Consuming two or more sugary drinks a day increases the chances of dying from heart disease, bowel disease and strokes.
That’s according to a new study published in JAMA Internal Medicine that looked at 450,000 people across Europe.
An increased risk of death is also associated with artificially sweetened drinks.
‘Our results for sugar-sweetened soft drinks provide further support to limit consumption,’ Dr Neil Murphy, a co-author of the research, said.
‘And to replace them with other healthier beverages, preferably water.’
Results show 9.3% of those who drank less than a glass of soft drink a month died during the study.
This compares with 11.5% who drank two or more 250ml glasses a day.
When BMI, diet, smoking and other factors are taken into account, this translates to a 17% increase in the risk of death amongst those consuming two or more glasses a day.
‘We have one of the highest rates of sugar consumption worldwide,’ Nigel Carter, chief executive of the Oral Health Foundation, said.
‘This study is a frightening eye-opener and reminds us excessive amounts of sugar can be harmful to our health.
‘Added sugar is the main culprit when it comes to several major diseases including tooth decay, diabetes and heart disease.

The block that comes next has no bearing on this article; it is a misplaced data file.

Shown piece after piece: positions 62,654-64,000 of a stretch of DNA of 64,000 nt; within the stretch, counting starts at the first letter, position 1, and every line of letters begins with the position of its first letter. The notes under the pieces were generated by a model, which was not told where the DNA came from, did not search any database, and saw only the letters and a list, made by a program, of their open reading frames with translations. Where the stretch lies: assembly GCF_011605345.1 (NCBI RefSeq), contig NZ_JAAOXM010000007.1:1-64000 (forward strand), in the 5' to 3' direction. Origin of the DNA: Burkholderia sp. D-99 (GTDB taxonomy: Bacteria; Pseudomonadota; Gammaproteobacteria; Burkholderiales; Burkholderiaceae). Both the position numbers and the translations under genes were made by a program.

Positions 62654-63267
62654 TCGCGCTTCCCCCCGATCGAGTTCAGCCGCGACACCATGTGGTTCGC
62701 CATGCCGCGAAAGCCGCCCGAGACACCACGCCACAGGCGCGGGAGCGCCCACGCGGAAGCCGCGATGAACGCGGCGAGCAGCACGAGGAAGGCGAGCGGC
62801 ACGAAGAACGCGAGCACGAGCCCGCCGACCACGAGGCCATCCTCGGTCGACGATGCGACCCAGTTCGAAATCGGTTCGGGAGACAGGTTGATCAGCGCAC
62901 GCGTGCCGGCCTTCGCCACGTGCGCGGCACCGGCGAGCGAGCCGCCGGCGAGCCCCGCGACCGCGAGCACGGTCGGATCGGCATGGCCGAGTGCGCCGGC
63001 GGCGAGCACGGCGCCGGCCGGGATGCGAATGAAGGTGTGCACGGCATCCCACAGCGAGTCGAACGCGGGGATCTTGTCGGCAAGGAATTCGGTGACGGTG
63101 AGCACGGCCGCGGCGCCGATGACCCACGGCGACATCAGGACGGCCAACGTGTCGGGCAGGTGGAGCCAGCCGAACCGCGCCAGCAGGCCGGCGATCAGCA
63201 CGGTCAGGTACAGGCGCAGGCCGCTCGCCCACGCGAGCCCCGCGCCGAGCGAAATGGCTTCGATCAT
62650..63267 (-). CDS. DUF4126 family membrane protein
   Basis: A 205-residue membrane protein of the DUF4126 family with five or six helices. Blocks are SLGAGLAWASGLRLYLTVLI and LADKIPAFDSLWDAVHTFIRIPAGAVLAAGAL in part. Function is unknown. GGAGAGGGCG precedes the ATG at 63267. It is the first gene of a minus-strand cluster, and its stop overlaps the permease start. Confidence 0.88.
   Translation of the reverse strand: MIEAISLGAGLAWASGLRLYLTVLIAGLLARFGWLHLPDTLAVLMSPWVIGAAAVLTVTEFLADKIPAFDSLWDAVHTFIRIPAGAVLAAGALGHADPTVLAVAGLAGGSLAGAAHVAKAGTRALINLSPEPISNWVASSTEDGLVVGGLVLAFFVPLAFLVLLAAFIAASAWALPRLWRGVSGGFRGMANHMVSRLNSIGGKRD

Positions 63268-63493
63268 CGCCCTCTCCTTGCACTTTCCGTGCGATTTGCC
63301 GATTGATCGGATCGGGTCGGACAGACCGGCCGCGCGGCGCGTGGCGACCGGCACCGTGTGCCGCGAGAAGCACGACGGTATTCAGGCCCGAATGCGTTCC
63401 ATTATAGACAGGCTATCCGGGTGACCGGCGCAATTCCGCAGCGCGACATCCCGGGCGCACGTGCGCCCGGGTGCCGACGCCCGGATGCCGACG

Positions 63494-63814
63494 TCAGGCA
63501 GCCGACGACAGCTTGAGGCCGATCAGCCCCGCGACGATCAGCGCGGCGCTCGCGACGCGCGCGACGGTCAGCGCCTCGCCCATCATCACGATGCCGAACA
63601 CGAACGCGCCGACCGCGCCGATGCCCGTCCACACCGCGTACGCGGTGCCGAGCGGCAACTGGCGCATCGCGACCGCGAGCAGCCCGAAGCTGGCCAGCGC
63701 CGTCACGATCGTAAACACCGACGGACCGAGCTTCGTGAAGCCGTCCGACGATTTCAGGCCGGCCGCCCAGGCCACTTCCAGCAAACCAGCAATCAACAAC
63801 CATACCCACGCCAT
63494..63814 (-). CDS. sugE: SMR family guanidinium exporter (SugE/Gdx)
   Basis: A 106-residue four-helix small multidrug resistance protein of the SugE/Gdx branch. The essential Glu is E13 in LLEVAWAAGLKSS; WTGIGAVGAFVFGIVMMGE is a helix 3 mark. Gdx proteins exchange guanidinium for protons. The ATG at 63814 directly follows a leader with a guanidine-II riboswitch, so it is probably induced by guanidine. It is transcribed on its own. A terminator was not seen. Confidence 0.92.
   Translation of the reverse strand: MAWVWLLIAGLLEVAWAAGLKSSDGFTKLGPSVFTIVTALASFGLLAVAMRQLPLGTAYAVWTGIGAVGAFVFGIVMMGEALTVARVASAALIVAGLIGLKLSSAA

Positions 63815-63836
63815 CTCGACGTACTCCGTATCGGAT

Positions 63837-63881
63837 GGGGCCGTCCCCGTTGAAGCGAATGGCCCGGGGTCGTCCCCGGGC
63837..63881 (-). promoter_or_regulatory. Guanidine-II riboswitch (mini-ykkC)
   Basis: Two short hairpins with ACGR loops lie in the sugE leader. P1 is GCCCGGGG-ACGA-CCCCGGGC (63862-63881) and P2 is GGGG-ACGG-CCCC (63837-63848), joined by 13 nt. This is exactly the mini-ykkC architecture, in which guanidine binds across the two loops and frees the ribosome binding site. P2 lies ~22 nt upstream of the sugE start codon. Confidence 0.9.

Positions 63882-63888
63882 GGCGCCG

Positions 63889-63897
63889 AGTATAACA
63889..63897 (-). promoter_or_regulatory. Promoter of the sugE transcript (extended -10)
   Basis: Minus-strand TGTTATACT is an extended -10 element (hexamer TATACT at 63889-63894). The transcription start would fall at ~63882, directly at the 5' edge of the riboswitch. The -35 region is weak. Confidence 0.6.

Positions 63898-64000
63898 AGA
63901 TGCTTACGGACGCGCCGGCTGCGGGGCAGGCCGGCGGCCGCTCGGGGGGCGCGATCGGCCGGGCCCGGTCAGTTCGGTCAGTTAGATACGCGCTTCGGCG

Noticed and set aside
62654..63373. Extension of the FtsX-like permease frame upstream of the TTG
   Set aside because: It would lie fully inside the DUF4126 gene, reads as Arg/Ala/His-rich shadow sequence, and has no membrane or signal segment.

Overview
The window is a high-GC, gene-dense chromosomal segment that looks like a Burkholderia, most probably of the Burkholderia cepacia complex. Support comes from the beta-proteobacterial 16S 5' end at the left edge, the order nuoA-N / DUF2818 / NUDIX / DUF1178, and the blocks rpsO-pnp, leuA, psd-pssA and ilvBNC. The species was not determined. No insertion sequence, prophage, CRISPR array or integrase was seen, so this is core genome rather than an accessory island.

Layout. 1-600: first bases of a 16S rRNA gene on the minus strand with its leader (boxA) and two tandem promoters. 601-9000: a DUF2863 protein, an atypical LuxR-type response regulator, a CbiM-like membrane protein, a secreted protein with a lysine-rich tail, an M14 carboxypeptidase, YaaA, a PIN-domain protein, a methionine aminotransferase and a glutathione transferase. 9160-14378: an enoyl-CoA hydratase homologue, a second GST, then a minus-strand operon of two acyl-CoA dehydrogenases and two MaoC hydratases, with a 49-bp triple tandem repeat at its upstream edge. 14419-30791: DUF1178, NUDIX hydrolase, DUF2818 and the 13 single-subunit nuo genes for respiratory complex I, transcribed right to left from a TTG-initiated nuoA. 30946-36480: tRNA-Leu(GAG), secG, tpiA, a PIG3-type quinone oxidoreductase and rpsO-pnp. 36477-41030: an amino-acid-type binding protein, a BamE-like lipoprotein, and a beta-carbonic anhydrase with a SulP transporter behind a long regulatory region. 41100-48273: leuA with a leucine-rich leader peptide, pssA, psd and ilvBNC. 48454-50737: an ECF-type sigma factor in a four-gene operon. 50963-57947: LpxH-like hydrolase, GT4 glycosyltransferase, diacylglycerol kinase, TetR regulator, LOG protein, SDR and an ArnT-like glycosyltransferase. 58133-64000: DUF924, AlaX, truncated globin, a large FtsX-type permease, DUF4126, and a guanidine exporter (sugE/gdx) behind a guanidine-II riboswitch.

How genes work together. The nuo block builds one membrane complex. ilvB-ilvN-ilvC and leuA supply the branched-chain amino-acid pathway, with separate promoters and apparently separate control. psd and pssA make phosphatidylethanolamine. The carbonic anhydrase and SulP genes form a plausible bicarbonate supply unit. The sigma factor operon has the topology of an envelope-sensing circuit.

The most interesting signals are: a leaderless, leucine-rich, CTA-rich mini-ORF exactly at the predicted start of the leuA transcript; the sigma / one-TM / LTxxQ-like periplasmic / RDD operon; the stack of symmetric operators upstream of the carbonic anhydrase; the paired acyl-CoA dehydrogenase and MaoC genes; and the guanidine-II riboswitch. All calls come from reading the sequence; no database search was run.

‘The toll it takes simply cannot be ignored.
‘More must be done to drive down sugar consumption and incentivise healthier alternatives.’
Reducing sugar intake
Figures show children are exceeding the recommended sugar intake of an 18-year-old by the time they reach 10.
Public Health England statistics show children consume around eight more sugar cubes every day than is recommended.
This is despite children’s sugar intake levels declining slightly in recent years.
‘Children are consuming too much sugar,’ Dr Alison Tedstone, chief nutritionist at PHE, said.
‘But parents can take action now to prevent this building up over the years.
‘To make this easier for busy families, Change4life is offering a straightforward solution.
‘By making simple swaps each day, children can have healthier versions of everyday foods and drinks, while significantly reducing their sugar intake.’